Ivy (Hedera helix)

Ivy is a familiar plant to many of us but as one of the UK’s few native evergreens it is one that we should possibly pay a little more attention to next time we see it. It often climbs our mature trees or trails along the ground sometimes forming a dense carpet of dark green vegetation. There are many varieties but common Ivy Hedera helix has deep green leaves with creamy or pale green veins and up to five points on each. They are quite leathery, shiny, and paler coloured on the underside. The leaves grow in roughly opposing pairs on long trailing stems which would remind you of a trail of cat footprints. If you turn the stems over you will see what looks like fibrous ‘roots' which are the grippers to allow the plant to climb up walls and tree trunks. These ingenious little climbing aids both tighten around small objects and produce a glue to stick to bigger and even the smoothest of surfaces

Hedera is the generic term for ivy. The specific epithet helix derives from Ancient Greek "twist, turn".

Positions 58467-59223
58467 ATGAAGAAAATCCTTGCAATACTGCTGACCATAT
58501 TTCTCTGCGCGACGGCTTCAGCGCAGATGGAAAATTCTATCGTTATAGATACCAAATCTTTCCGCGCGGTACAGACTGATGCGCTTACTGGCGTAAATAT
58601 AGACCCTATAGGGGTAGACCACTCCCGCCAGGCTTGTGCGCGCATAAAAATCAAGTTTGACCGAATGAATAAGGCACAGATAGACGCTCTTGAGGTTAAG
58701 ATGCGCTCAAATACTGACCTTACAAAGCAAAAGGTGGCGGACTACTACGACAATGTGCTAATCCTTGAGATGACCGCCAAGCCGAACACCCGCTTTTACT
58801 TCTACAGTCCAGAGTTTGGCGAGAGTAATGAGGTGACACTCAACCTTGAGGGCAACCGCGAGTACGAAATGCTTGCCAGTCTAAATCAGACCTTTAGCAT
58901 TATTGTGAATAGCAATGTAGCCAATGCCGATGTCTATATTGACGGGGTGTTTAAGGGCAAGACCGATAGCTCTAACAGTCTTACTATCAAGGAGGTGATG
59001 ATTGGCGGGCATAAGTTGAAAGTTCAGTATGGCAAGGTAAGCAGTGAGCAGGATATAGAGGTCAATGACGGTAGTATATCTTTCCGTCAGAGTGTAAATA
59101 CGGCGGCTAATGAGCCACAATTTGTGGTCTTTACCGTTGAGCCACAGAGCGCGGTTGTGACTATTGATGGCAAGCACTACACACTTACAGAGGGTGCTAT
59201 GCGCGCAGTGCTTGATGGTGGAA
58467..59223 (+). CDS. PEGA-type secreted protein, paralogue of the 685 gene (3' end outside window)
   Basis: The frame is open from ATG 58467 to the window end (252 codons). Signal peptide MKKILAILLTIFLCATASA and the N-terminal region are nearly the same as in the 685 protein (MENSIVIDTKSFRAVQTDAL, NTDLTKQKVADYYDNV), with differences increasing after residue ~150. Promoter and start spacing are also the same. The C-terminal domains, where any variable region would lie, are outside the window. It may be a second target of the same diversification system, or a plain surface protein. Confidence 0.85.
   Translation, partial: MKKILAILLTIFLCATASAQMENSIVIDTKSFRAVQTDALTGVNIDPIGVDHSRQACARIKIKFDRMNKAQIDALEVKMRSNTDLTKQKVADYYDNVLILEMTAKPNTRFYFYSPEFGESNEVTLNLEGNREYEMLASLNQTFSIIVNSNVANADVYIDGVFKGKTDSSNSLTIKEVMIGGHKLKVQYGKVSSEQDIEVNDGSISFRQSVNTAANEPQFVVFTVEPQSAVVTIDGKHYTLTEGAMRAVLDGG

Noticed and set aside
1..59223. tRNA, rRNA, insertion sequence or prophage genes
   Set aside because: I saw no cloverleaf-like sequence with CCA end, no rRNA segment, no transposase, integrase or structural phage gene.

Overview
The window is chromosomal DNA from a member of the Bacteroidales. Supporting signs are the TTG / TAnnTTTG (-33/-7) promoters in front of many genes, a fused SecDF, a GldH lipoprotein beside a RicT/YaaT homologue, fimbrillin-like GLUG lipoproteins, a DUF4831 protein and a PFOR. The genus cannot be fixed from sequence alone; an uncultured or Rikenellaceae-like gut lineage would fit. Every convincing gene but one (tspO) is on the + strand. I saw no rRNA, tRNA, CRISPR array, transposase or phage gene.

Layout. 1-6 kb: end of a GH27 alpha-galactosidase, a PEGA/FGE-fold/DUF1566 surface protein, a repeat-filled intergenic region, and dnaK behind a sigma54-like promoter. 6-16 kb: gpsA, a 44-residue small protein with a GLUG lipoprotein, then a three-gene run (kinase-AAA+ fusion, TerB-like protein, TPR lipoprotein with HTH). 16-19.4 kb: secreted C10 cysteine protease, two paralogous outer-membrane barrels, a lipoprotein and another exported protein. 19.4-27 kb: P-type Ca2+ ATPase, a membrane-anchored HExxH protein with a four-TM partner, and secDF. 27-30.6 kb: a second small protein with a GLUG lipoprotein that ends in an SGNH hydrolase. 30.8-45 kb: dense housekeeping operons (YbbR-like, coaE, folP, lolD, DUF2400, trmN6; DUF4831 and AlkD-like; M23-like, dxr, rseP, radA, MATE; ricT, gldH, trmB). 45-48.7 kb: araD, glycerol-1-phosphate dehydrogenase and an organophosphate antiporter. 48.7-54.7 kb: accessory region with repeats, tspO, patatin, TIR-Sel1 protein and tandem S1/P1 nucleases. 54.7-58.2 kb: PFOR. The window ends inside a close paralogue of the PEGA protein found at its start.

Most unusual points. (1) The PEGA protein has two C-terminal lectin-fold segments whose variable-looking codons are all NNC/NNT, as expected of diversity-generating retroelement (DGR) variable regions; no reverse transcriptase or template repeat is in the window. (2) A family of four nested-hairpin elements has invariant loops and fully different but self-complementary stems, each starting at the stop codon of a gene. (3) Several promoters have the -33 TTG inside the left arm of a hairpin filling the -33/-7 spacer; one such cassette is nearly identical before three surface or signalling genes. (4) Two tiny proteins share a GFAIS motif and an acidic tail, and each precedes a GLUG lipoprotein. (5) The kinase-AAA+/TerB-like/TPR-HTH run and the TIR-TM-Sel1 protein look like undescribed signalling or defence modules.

Photo Credit: Karen Oliver, Orangefield Park

Where to find it?

You don’t have to look too hard to find ivy on the Greenway as it is thriving along our shaded riverside banks and on many mature trees. While some consider ivy to be a pest or even an invasive, this couldn’t be further from the truth with local birds and insects benefiting from its green-yellow, nectar rich flowers in autumn and purple-black berries in late winter. These are times of the year where other food sources are limited so ivy becomes very important for the native wildlife.

Photo Credit: Karen Oliver, The Hollow

It has been claimed that Ivy is a parasite strangling trees and killing them but while it is a tenacious plant it is definitely not parasitic as it produces its own energy and nutrients and draws up its own water supply from the roots in the ground.

Be Part of it…

As always send us your pictures or drawings. And if you have any requests for a future What’s Growing plant on the Greenway let us know.